A Brief History of the Paradox: Philosophy and the Labyrinths of the Mind
Can God create a stone too heavy for him to lift? Can time have a beginning? Which came first, the chicken or the egg? Riddles, paradoxes, conundrums--for millennia the human mind has found such knotty logical problems both perplexing and irresistible. Now Roy Sorensen offers the first narrative history of paradoxes, a fascinating and eye-opening account that extends from the ancient Greeks, through the Middle Ages, the Enlightenment, and into the twentieth century. When Augustine asked what God was doing before He made the world, he was told: "Preparing hell for people who ask questions like that." A Brief History of the Paradox takes a close look at "questions like that" and the philosophers who have asked them, beginning with the folk riddles that inspired Anaximander to erect the first metaphysical system and ending with such thinkers as Lewis Carroll, Ludwig Wittgenstein, and W.V. Quine. Organized chronologically, the book is divided into twenty-four chapters, each of which pairs a philosopher with a major paradox, allowing for extended consideration and putting a human face on the strategies that have been taken toward these puzzles. Readers get to follow the minds of Zeno, Socrates, Aquinas, Ockham, Pascal, Kant, Hegel, and many other major philosophers deep inside the tangles of paradox, looking for, and sometimes finding, a way out. Filled with illuminating anecdotes and vividly written, A Brief History of the Paradox will appeal to anyone who finds trying to answer unanswerable questions a paradoxically pleasant endeavor.
Most paradoxes aren't
By Jesse Steven Hargrave - June 26, 2005
This survey by a Dartmouth Professor of Philosophy promises "a narrative history of paradoxes [extending] from the ancient Greeks ... and into the twentieth century." Although a small-format book, it's a bulky one, using its 370 pages to comprise 24 chronologically-ordered chapters. Each chapter pivots around one philosopher and a paradox associated with that thinker. Examples are: "Aristotle on Fatalism", "Aquinas: Can God Have a Biography", and "The Common Sense of Thomas Reid". Author Roy Sorenson writes with a smooth but playful authority, conveying an encyclopedic grasp of the somewhat cloudy subject matter.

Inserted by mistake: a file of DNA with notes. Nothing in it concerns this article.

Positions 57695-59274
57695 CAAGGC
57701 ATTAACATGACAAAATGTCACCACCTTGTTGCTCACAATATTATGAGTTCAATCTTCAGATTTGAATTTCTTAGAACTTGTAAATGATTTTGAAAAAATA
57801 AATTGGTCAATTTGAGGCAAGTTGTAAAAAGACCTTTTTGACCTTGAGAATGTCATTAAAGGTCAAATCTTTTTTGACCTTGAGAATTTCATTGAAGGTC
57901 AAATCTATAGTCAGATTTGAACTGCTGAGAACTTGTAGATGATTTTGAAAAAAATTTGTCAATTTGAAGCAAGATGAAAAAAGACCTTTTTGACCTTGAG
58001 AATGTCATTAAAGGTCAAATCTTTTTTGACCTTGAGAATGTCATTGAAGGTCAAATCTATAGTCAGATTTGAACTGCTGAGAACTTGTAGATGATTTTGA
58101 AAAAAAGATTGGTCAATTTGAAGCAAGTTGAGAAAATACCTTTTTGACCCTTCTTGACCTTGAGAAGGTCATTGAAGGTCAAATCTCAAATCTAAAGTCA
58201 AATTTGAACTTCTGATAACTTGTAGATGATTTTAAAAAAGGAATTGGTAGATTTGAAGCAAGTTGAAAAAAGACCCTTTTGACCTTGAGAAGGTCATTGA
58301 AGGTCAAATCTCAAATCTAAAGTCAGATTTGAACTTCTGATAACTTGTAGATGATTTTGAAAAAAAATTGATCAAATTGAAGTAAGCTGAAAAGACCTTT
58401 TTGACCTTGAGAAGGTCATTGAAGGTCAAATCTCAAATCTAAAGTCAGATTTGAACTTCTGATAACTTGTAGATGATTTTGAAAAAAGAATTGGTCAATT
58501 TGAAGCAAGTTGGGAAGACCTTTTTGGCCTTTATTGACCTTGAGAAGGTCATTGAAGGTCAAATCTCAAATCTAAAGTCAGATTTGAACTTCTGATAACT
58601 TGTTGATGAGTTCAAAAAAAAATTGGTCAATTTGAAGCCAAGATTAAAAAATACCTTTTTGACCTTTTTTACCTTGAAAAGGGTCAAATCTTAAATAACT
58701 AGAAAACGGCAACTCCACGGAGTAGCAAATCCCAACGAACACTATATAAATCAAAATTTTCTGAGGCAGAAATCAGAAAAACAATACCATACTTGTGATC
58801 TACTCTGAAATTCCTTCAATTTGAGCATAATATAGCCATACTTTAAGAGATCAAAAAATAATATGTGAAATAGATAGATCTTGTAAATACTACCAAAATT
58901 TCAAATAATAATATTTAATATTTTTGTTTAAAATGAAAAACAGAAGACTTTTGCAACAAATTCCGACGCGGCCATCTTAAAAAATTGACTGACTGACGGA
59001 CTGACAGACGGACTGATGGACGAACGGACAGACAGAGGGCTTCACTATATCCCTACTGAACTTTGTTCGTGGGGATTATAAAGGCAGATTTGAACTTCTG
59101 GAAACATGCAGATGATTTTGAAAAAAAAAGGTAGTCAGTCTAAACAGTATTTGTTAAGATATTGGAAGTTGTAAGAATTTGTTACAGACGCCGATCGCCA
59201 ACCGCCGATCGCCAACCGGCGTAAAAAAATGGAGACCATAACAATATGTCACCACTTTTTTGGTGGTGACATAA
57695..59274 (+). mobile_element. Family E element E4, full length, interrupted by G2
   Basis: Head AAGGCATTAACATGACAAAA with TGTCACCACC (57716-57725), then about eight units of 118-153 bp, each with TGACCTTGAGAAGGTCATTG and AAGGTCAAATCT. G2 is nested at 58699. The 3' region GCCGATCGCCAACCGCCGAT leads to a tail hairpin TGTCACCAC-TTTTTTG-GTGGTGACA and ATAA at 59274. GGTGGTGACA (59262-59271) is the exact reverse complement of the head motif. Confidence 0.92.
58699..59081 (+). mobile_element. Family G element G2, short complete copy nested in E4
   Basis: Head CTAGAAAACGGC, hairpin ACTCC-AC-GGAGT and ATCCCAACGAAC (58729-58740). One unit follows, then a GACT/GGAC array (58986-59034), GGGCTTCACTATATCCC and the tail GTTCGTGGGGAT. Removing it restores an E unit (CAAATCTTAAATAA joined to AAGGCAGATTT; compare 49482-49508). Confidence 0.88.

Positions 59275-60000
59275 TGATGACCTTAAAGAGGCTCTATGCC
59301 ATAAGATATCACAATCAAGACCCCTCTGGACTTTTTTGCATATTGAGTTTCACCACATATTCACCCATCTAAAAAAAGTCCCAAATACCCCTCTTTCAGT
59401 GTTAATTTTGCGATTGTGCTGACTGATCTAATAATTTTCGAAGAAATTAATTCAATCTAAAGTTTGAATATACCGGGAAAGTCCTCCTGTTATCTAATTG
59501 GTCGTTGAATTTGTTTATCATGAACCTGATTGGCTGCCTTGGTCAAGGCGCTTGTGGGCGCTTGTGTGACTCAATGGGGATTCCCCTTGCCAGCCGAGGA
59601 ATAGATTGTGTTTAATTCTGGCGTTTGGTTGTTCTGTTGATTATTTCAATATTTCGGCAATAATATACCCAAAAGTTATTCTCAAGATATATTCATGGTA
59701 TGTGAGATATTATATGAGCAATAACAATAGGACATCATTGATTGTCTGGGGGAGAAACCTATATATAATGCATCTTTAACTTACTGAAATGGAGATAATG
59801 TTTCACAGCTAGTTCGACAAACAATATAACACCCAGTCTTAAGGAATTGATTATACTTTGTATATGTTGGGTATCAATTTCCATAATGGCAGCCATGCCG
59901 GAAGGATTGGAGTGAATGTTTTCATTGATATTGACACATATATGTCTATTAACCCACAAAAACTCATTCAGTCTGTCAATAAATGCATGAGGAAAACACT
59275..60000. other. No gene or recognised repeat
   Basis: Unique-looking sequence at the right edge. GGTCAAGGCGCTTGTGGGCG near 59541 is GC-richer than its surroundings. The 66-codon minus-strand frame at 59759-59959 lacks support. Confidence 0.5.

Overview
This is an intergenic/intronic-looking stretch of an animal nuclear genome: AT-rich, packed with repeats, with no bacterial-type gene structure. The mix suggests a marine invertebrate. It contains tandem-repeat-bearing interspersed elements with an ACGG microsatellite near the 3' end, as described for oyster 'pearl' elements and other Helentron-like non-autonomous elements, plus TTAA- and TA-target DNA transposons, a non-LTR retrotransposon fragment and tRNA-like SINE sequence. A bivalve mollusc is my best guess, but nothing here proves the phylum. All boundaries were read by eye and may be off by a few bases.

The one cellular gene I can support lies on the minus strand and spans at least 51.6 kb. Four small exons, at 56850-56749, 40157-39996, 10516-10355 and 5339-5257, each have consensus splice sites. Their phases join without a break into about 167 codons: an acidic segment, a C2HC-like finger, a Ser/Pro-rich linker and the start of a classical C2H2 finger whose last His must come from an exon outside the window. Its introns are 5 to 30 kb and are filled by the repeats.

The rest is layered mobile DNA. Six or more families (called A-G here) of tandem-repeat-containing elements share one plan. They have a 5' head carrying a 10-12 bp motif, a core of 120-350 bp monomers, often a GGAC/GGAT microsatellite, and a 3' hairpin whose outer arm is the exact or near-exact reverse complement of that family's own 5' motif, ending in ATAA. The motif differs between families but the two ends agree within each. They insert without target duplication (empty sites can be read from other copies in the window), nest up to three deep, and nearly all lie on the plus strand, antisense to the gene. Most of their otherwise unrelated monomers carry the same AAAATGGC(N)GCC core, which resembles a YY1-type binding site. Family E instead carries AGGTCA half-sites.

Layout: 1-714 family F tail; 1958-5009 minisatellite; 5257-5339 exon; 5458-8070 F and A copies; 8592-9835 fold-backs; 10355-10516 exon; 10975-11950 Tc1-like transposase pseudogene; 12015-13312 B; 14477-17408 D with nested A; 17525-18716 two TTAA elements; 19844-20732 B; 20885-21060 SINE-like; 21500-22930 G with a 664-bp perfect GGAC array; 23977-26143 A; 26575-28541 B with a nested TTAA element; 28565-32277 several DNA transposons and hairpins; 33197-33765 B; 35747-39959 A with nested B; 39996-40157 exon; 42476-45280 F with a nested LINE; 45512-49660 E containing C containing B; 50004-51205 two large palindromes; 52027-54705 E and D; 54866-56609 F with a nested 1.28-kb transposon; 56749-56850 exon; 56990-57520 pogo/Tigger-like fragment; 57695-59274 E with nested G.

The book begins with "Anaximander and the Riddle of Origin". Author Sorenson states therein that "I take paradoxes to be a species of riddle." Here and elsewhere he hints that he is developing for us a taxonomy of paradoxes, but he never fulfills this promise in any explicit fashion. (Only in the final chapter, when the author quotes W. V. O. Quine as defining a... read more
More than just paradoxes
By Franz Kiekeben - July 25, 2006
As the title states, this is a HISTORY of paradoxes. The focus is on the development of thinking about these problems from ancient Greek times to the present. But to a great extent Sorensen's book is also a history of philosophy (which shows just how important paradoxes have been in philosophy). The topics covered include such things as the nature of God and of time, fatalism, Hume's skepticism, and many other things.
Sorensen makes it all relatively easy to follow and includes many interesting asides (e.g., when Pascal tried to convince Descartes that vacuums exist, Descartes quipped that Pascal had too much vacuum in his head).
There are other books out there that concentrate more on the resolutions, or attempted resolutions, to paradoxes. But what this book offers is just as valuable.
By Bati - April 6, 2007
Generally speaking, there is no charm in certainty. Riddles amuse because they take some dull, every day word and, by shrouding it in mystery, transform it into a stimulating challenge. Paradoxes do something similar: they defy our notion of logic and show us conundrums where we only had rock-solid truths. A paradox enriches our reality by undermining it. Roy Sorensen, Professor of Philosophy at Dartmouth, has written a dazzling book that traces the evolution of some of this conundrums throughout (western) history. As the topic itself, this book can be frustrating at times, but it always remains strangely compelling.
Starting with the Presocratics and ending with W.V. Quine, the chapters are ordered chronologically and they tend to focus on a specific author, a paradox he may have discovered or worked on, and several possible solutions to it by an array of philosophers from different ages and schools of thought. The historical context provided usually takes a life of its... read more
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